By: Rich Miller
July 20th, 2012
Google invested $774 million in its Internet infrastructure in the second quarter of 2012, an increase from $607 million in the previous quarter. Over the last four quarters, Google has invested nearly $2.5 billion in servers and mission-critical facilities, illustrating the strategic importance of data centers in Google’s business. The company disclosed its latest spending figures in its quarterly earnings report, which was released Thursday afternoon.
Google’s capital expenditures fluctuate from quarter to quarter, and the increase in the second quarter is likely tied to the construction of several international data center projects, including three new facilities in three markets in Asia (Singapore, Taiwan and Hong Kong) and a new data center in Dublin. In the United States, the company has also announced plans to double the size of its data center in Pryor, Oklahoma.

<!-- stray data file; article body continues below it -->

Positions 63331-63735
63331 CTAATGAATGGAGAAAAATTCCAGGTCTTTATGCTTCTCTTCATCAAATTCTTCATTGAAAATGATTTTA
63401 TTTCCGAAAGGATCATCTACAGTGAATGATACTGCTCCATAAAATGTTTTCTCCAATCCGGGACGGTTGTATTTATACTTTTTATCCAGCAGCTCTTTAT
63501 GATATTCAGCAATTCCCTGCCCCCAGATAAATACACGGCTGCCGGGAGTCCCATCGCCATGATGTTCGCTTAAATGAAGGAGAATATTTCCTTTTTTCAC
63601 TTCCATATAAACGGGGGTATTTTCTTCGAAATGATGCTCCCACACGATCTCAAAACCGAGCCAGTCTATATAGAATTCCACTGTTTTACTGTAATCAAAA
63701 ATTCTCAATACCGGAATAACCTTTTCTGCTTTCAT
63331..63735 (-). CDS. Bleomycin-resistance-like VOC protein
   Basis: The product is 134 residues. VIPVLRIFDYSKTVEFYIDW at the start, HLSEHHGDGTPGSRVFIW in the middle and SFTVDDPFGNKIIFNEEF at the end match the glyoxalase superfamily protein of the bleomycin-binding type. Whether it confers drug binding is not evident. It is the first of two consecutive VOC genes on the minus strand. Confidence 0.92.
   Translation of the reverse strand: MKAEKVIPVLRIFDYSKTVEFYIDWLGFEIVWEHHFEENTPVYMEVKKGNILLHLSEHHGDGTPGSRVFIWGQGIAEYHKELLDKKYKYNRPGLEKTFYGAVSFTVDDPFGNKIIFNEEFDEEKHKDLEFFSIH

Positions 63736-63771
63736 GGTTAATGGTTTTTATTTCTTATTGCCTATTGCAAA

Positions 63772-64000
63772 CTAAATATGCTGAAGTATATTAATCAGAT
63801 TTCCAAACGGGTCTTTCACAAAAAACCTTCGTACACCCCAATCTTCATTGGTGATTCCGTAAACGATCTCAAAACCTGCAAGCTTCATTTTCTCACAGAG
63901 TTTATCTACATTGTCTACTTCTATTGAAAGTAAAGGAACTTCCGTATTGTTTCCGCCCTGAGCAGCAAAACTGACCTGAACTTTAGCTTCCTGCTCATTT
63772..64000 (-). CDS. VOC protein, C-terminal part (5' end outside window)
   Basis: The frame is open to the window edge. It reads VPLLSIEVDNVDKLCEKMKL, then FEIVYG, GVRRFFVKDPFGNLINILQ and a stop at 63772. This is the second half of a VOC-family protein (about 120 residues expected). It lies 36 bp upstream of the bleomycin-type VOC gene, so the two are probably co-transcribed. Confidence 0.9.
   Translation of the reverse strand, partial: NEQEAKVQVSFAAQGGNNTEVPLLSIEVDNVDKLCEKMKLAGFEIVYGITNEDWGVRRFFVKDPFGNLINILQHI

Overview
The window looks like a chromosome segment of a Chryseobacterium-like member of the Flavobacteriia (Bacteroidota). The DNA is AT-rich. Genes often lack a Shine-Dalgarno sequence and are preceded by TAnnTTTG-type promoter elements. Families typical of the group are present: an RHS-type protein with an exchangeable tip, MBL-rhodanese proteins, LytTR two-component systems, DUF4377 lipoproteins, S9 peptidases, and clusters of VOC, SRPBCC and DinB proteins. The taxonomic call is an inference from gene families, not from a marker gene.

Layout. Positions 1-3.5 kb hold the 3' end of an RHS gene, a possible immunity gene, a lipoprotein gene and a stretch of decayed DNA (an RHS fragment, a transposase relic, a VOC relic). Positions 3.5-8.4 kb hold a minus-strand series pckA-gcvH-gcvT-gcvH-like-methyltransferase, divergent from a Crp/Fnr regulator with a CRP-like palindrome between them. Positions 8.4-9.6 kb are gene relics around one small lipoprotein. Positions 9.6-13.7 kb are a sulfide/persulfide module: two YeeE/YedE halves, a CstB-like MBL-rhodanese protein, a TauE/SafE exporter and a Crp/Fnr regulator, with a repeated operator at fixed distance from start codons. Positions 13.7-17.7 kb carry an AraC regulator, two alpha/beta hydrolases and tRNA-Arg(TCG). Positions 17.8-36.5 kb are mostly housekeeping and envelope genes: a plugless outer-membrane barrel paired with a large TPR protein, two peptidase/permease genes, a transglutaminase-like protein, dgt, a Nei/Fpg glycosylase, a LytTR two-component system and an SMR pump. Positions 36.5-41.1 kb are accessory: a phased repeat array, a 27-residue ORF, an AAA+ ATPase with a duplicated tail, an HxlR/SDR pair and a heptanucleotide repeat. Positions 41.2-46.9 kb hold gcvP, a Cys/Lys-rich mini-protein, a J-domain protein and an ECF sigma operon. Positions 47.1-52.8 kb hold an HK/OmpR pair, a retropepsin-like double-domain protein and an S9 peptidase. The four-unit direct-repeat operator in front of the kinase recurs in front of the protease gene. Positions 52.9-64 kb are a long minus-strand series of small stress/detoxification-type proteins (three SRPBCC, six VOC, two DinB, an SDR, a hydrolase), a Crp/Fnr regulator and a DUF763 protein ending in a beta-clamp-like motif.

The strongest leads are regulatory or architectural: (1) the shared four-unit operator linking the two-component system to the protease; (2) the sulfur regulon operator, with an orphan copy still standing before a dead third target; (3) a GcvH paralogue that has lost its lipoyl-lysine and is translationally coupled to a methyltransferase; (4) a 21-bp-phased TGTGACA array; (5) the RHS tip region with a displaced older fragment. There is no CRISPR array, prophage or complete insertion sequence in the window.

Here’s a look at Google’s quarter-by-quarter spending on capital expenditures.
A capital expenditure is an investment in a long-term asset, typically physical assets such as buildings or machinery. Google says the majority of its capital investments are for IT infrastructure, including data enters, servers, and networking equipment. In the past the company’s CapEx spending has closely tracked its data center construction projects, each of which requires between $200 million and $600 million in investment.
“We expect to continue to make significant capital expenditures,” Google said in its earnings announcement.
About Rich Miller
Rich Miller is the founder and editor-in-chief of Data Center Knowledge, and has been reporting on the data center sector since 2000. He has tracked the growing impact of high-density computing on the power and cooling of data centers, and the resulting push for improved energy efficiency in these facilities.